"Alexa, turn on the lights." Questions & commands to ask about smart lighting
Asking Alexa to change the color of a lamp from white to red is about as cool as it comes. And gosh, you can make a similar request to the Google Assistant and go from red to blue, or orange.Siri will dim the lights for you and, like the other personal assistants, turn the lights on and off, on command.Tracking light
Is it any wonder that smart lighting has become one of the most popular categories in the growing smart home space? Jiggling with your existing door lock and exchanging it for a smart model, or adding a new doorbell with a video camera can be a chore. Changing a lightbulb? Not so hard.
However, there are several key questions and concerns to ponder before diving into the world of smart lights.They're fun and convenient, both in using your voice to command the lights on and off, creating mood lighting and “scenes” like recessed color lighting while you’re watching TV. And you can set timers to have the lights turn on automatically from outside the home.
First, think long and hard about price. You can buy a two-pack of plain white 60W bulbs at Home Depot for under $10. Philips Hue, the top seller of smart lights, will sell you a 60-watt twofer for $30. Yes, the Hue lights, as well as others from Hive and Sengled, need to be connected to a "hub," which is an additional cost. A two-pack with the Hub from Philips costs around $100.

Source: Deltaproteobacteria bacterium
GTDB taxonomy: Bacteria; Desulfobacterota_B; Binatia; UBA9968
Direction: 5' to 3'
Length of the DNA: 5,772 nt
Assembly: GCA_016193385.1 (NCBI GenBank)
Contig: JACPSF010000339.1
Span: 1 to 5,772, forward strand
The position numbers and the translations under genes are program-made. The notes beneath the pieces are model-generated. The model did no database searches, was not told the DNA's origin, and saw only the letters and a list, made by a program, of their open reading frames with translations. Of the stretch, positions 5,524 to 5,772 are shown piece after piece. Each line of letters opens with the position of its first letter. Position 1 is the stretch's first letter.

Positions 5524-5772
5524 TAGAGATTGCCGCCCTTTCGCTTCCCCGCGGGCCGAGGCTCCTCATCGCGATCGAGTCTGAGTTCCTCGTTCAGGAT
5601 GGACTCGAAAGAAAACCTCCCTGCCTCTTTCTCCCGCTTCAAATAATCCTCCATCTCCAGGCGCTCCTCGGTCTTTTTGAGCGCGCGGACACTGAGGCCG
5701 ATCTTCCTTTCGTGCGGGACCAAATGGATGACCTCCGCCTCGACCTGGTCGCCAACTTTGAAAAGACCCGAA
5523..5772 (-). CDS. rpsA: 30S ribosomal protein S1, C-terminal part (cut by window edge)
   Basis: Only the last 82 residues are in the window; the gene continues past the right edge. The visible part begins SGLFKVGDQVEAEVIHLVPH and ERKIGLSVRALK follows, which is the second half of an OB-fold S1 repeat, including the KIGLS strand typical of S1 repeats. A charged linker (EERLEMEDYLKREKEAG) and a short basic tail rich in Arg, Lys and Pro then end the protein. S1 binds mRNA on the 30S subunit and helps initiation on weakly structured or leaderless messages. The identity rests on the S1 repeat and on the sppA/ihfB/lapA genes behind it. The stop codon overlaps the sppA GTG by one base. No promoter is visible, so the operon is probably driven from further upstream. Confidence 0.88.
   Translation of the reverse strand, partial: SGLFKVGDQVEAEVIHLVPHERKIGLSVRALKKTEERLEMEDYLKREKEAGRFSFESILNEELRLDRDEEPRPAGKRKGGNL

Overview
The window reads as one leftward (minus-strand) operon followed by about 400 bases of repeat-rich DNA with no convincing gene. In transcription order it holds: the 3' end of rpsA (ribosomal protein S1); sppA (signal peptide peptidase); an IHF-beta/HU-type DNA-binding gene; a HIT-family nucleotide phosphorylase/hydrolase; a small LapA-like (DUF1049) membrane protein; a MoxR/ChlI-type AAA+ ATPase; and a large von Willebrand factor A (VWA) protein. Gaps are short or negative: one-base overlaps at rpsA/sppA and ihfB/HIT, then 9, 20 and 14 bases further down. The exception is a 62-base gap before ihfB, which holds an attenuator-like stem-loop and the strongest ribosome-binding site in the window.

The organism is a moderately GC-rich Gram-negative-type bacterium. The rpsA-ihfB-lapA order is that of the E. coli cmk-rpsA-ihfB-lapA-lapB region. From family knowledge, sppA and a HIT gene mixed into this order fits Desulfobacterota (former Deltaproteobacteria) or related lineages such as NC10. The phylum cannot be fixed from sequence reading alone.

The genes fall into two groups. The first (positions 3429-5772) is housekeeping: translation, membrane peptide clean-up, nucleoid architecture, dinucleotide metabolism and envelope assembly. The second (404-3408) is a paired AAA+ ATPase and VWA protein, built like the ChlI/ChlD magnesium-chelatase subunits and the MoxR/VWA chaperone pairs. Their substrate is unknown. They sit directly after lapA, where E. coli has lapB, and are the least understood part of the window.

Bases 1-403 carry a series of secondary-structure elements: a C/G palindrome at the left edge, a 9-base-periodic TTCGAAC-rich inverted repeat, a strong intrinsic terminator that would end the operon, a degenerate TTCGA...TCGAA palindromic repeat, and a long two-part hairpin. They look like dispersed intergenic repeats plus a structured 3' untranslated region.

The benefit of a hub is it can do more elaborate setups, like mood lighting on movie night in the living room. The downside is it's yet another product asking to take up valuable real estate on your electrical strips. The plug on the Philips hub the company sent for review is so big it takes up two spots on the six plug strip, and it also has to be connected physically to the router. Do you have an open slot in your router to add the hub?